Jossef Krispel’s new solo show centers around the background.

The entire new series of paintings was created by spray paint, while the painting surfaces spread from canvases to sheets of Formica, to shelves, doors, and various pieces of furniture, as well as paper and cardboard. The paintings shift in their definition from tableau images to coatings and backgrounds. The exhibition’s title refers to backgrounds that function as decorations and coatings covering walls and architectural elements, and to the world of Oriental ornaments and patterns originating in Eastern cultures. It also draws parallels between the act of painting and decorating “empty” spaces that usually serve as the background of an image. However, the painted backgrounds here feature recurring motifs of reliefs and vase paintings from the dawn of civilization in the Mediterranean (Ancient Greece) and from Assyrian culture (Mesopotamia) – including images of hunted lions or lionesses, hunting scenes, and carnal scenes with a satyr figure.

The paintings are composed in a way that deceives the eye: everything that first appears to be at the front plane of the painting is actually in the lower layers of paint, “buried” in the work process and “unearthed” in the last stage. What usually functions as the foundation layer, as a backdrop, is used in Krispel's new paintings as the very center of the painting.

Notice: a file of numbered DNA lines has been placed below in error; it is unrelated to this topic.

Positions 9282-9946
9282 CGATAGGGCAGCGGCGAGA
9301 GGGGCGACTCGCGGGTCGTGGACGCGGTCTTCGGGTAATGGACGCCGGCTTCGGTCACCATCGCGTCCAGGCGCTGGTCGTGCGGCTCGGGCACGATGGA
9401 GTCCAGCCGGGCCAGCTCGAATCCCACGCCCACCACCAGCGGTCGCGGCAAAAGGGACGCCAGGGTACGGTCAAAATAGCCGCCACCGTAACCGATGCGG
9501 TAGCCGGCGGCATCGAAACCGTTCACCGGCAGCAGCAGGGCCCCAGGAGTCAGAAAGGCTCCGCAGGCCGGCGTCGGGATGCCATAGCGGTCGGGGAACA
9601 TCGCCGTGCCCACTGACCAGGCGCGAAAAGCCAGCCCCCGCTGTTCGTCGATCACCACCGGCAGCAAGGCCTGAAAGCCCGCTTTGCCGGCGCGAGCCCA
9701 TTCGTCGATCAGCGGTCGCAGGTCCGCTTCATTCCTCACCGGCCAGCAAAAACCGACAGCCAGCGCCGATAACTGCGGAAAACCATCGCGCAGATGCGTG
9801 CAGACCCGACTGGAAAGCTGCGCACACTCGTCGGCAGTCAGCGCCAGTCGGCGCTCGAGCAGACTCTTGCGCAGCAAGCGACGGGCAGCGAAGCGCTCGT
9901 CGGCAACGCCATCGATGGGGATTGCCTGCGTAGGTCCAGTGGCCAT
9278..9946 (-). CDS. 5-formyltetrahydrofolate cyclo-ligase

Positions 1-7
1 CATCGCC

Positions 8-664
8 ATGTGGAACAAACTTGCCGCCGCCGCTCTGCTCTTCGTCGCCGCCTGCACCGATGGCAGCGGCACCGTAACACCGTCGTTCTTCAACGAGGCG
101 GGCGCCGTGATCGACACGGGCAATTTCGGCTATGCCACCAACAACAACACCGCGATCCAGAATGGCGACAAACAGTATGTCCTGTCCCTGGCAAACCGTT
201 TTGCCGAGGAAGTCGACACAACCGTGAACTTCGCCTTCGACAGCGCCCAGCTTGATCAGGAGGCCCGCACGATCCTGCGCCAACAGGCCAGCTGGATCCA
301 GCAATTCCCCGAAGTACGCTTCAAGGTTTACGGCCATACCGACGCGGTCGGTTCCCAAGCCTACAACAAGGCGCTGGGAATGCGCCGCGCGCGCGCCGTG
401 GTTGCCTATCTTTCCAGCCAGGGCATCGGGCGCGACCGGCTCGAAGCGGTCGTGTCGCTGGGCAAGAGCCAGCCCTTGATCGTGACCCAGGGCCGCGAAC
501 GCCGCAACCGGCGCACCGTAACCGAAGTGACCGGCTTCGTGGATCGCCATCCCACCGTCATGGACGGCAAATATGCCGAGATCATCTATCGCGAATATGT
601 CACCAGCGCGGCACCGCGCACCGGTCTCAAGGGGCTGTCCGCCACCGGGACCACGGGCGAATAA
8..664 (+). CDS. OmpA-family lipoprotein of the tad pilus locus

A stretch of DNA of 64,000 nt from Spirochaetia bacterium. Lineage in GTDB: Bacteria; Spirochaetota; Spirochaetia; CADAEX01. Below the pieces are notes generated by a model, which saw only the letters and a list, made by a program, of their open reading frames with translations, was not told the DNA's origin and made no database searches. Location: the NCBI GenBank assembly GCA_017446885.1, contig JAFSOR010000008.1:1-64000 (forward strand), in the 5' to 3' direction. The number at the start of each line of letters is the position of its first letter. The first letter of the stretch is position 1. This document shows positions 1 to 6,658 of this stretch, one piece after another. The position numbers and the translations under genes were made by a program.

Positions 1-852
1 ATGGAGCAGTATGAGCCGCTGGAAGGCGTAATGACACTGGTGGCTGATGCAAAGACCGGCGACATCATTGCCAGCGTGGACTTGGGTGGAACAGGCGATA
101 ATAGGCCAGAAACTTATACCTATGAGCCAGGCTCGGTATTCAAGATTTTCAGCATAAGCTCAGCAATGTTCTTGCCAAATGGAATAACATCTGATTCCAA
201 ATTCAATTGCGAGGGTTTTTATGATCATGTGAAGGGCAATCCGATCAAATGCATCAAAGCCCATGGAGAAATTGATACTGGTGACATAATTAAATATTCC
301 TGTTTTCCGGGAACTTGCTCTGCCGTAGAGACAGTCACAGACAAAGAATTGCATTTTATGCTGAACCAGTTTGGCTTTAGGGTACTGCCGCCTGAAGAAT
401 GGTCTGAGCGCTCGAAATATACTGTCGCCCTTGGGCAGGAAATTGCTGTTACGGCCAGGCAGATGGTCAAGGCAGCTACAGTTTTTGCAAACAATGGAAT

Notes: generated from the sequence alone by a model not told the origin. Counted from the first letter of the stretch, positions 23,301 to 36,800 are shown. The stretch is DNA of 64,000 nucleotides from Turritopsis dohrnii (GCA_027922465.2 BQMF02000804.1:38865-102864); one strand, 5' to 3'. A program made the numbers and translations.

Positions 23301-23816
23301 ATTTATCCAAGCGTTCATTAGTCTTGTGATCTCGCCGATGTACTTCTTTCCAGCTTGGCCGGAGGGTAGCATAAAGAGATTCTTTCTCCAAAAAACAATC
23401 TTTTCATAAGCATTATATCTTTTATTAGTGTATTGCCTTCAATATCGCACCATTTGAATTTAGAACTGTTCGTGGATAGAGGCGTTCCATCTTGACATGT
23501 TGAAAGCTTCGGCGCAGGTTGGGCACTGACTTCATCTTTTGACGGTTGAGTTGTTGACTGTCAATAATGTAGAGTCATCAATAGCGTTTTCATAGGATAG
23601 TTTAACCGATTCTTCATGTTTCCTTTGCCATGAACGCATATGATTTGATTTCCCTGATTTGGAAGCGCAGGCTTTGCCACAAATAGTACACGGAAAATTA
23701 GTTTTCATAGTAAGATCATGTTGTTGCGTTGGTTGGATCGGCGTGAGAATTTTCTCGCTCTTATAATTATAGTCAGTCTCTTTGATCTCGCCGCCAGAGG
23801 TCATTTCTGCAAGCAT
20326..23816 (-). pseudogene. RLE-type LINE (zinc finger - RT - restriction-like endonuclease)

Jossef Krispel (b. 1974) is an artist, painter and art lecturer in the Fine Arts Department at Bezalel Academy of Arts and Design in Jerusalem. He has received many awards, including the Rappaport Prize for a Young Israeli Painter, the Minister of Culture Prize, and the Young Artist Prize. His works have been featured in many exhibitions in Israel and abroad, including solo exhibitions at Tel Aviv Museum of Art, Haifa Museum of Art, and Herzliya Museum of Contemporary Art, and Palazzo Medici Riccardi in Florence. His paintings are included in many collections, among others in the Israel Museum in Jerusalem, Tel Aviv Museum of Art, Israeli Knesset, and private collections in Israel and abroad. He received much acclaim for his painting in the National Library of Israel (2013) and the giant mural at Meir Hospital in Kfar Saba (2014).